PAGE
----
Resistance doesn’t care if you go to church. Resistance cares if you become the church.
Resistance could care less if you give away your possessions or live in a mansion. Resistance does, however, care if you seek first the kingdom of God.
Resistance doesn’t care if you’re married fifty years. Resistance cares if you love your spouse like Christ loved the church.
You can leave overseas mission work for an accounting gig or leave an accounting gig for overseas mission work. Resistance only cares when you make decisions in faith, genuinely motivated by hum.
Resistance hates Advent. The Prince of Peace is no good, very bad news for this evil force.
I mean, notice all the discomfort, chaos and suffering surrounding Christ’s birth. He comes into the world without the presence of his family and friends (Joseph and Mary, remember, were forced to leave their home and travel to Bethlehem because the king ordered a census). He’s born into circumstances grossly unfit for the son of God, namely an animal trough. On the heels of his arrival, King Herod tries to end his life by ordering the murder of every baby in Bethlehem under two. Resistance is
Resistance hates Advent for another reason. The Cosmic Miracle in Bethlehem exposes the way to defeat Resistance.
Right action is the ONLY way to overcome resistance. Dallas Willard once said, “Nothing will drive you into the kingdom of God like doing the next right thing.”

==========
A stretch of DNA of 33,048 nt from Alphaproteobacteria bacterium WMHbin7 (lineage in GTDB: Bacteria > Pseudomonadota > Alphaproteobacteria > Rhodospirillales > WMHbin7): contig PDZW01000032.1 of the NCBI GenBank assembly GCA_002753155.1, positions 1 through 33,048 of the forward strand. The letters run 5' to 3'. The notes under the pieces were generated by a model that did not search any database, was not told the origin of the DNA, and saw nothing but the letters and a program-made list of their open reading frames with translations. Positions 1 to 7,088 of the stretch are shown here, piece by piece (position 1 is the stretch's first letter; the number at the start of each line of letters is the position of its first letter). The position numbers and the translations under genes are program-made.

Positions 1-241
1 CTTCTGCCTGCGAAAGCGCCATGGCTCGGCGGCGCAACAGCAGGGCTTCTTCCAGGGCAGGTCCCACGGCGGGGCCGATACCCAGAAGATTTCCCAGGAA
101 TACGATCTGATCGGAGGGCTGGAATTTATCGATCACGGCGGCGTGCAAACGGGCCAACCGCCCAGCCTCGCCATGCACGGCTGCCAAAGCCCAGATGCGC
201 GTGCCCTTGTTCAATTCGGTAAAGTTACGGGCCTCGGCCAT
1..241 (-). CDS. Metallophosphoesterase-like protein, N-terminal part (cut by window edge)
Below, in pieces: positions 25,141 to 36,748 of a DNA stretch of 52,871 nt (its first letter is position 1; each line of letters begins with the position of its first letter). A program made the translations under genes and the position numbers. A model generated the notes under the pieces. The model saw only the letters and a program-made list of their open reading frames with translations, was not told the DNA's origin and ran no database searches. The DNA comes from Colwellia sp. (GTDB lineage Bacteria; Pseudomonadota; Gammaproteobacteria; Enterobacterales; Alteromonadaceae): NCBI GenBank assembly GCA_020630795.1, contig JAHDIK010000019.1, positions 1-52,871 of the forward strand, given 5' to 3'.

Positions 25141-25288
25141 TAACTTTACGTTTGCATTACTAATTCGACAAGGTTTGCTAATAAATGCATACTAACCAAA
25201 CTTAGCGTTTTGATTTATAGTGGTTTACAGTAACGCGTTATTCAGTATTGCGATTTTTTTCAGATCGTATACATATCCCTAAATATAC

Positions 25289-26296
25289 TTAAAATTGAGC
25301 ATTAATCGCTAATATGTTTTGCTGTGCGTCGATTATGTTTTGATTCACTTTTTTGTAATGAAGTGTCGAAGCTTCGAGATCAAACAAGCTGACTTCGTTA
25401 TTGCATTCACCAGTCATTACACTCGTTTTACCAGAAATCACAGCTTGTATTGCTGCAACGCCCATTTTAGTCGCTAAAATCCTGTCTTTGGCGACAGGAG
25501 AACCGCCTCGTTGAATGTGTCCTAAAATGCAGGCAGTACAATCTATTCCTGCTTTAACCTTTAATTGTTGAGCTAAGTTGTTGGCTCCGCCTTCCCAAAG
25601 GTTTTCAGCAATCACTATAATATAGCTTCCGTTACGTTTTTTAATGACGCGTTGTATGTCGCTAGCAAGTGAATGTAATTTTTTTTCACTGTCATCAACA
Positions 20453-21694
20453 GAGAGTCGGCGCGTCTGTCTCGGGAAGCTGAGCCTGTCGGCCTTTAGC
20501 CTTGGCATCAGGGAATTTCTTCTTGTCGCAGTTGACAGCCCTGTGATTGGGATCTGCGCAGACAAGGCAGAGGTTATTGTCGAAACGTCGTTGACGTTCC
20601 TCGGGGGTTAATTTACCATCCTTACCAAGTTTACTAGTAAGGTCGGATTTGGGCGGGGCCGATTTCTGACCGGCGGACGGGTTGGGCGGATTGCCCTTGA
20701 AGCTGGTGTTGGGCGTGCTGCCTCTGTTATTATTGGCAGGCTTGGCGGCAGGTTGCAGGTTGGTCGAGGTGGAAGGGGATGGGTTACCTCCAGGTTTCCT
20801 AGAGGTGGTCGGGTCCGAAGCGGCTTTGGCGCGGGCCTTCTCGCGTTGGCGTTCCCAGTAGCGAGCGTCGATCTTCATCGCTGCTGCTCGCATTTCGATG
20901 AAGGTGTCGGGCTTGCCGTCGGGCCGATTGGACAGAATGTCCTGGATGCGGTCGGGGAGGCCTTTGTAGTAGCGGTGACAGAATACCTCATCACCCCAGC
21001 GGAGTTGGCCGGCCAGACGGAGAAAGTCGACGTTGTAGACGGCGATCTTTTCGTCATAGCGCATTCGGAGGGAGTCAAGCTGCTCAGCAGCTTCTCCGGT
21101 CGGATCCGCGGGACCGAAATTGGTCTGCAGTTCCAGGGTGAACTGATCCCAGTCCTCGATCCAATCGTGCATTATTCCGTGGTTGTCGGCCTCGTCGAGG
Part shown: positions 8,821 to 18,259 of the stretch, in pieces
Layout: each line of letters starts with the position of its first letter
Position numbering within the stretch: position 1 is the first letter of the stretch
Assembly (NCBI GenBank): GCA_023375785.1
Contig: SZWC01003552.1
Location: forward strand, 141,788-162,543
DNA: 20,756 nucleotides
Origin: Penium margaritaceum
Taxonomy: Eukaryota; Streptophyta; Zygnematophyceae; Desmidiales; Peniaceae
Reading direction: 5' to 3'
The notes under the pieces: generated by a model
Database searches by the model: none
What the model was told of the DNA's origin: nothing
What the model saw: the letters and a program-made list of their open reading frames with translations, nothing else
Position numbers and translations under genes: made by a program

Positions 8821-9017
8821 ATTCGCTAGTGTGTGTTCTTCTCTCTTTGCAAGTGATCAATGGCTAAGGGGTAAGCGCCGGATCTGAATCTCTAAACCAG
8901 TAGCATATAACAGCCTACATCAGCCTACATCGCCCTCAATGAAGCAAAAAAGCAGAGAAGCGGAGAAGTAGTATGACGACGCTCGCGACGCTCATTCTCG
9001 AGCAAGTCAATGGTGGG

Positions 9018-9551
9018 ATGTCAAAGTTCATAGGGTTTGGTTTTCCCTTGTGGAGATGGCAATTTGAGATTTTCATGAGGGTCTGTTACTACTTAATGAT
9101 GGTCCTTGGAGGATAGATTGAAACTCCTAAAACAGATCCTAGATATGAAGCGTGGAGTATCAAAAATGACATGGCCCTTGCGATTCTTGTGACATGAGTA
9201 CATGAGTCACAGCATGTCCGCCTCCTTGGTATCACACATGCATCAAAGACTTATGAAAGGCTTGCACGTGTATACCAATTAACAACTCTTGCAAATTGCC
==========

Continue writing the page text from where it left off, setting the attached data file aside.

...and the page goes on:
What is right action?
Right action is the firstborn of silence and waiting. You will never know the next right (godly) thing to do without first engaging in prayer. Right action is always tied to the present moment and it’s always tangible. In other words, spiritual growth is always tied to right now, not sometime in the future and not something abstract. Right action is not necessarily about doing something physically. It’s much more about a heightened awareness and an open heart. Finally, right action will almost always look small and unimportant. It would be easy to overlook and dismiss, like a baby in a manger.
Right action might look like rejecting a negative thought or telling your spouse that you’re sorry or showing up to the present moment or turning off the tv or not giving up in the face of rejection or following through on something because you value your integrity.
Right action is usually that thing that makes you uncomfortable and vulnerable and requires much faith and courage.
And I’m convinced it’s the only path to spiritual growth. The ones whose lives bear the fruits of the Spirit get this. Most of us, even most Christians, are too distracted or anxious or busy to take the next right action.
That’s why Advent matters. It’s about alterness, smallness, slowing down and coming near. It’s an incubator for right action.
Grace and peace, friends.
What right action is God asking you to take right now?
God, I pray for courage and discernment to resist and overcome Resistance. Thank you, Jesus, for being the way, for giving us hope. Spirit, reveal what you need me to do right now. And give me the strength to act on it. Amen.